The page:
Jason Bateman showed off his skills as a director in the hilarious comedy “Bad Words”, in which he also starred; he has scored yet another major triumph in this unusual film, “The Family Fang”.  It is difficult to pull off a balance between the two extreme ranges of black comedy and serious drama, yet somehow, Bateman has managed to succeed, intermingling flashbacks between Baxter and Annie’s childhood juxtaposed against present day.  “The Family Fang” is a wild ride, but one with a cohesive structure and deeply satisfying conclusion.

This movie is based on the novel of the same title by Kevin Wilson and its screenplay adroitly adapted by Pulitzer Prize winner David Lindsay-Abaire.  The movie is greatly assisted by some excellent casting choices, not the least of which being Walken as the oddball father who coerces his family into satisfying his own egotistical needs.  Kidman herself is also quite good as the rightfully suspicious Annie, who’s at the end of her rope both professionally and emotionally.  Maryann Plunket is believable as the mother who seems to go along to get along, sublimating her own artistic career goals in the process.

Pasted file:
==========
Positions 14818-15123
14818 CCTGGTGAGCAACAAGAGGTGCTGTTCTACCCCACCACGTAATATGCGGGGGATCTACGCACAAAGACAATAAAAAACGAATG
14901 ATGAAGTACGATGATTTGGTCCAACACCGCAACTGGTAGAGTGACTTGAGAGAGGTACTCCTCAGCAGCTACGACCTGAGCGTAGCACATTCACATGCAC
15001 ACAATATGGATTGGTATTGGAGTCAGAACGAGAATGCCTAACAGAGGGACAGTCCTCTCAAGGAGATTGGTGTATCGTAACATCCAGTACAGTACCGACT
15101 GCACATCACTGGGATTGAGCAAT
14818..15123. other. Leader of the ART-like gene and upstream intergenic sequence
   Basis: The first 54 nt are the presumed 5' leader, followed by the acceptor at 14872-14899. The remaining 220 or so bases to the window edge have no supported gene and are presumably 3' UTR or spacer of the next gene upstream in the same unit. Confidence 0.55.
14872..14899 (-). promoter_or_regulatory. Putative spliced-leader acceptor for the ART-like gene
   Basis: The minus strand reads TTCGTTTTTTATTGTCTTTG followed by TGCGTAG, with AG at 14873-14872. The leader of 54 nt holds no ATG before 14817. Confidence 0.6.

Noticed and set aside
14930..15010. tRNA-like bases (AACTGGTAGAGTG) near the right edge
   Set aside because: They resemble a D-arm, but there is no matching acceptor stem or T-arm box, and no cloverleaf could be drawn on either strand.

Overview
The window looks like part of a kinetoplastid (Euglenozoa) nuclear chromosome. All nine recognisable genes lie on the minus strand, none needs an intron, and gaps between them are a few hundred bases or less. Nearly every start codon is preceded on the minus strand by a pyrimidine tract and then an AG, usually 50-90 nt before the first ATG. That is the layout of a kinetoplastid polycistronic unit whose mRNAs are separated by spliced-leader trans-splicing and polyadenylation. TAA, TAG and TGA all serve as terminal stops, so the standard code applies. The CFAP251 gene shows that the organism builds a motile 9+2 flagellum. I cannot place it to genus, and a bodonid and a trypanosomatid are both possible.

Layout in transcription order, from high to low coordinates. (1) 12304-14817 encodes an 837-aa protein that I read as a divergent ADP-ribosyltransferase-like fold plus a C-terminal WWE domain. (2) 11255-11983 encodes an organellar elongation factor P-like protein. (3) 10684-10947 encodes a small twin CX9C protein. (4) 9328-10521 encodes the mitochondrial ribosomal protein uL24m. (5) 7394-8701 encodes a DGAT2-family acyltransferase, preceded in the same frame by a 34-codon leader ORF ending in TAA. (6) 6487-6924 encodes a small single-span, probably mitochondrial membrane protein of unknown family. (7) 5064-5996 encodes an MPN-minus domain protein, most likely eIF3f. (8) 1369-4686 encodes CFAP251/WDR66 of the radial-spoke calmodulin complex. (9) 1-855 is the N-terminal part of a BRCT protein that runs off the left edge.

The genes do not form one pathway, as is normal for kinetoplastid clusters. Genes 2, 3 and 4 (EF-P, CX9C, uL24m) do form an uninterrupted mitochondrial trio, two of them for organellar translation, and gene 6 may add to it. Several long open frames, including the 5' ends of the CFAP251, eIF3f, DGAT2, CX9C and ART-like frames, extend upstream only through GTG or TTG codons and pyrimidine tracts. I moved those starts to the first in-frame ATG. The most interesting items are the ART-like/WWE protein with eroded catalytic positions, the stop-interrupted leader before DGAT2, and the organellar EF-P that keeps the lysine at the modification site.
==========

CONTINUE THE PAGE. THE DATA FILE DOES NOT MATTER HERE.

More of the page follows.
Following the screening, there was a brief question and answer session with the cast and screenwriter.  Bateman was brought into the project by Kidman, who originally owned the property and was interested in hiring him both as director and co-star; he added that part of his decision to do this movie was that following a broad comedy like “Bad Words”, he wanted the opportunity to do something weightier.  Kidman told attendees that what she found gratifying about the project was bringing a novelist like Wilson to a larger audience.  She lives in Tennessee with her husband and Wilson is an author also from that state. 

The Family Fang (2015) on IMDb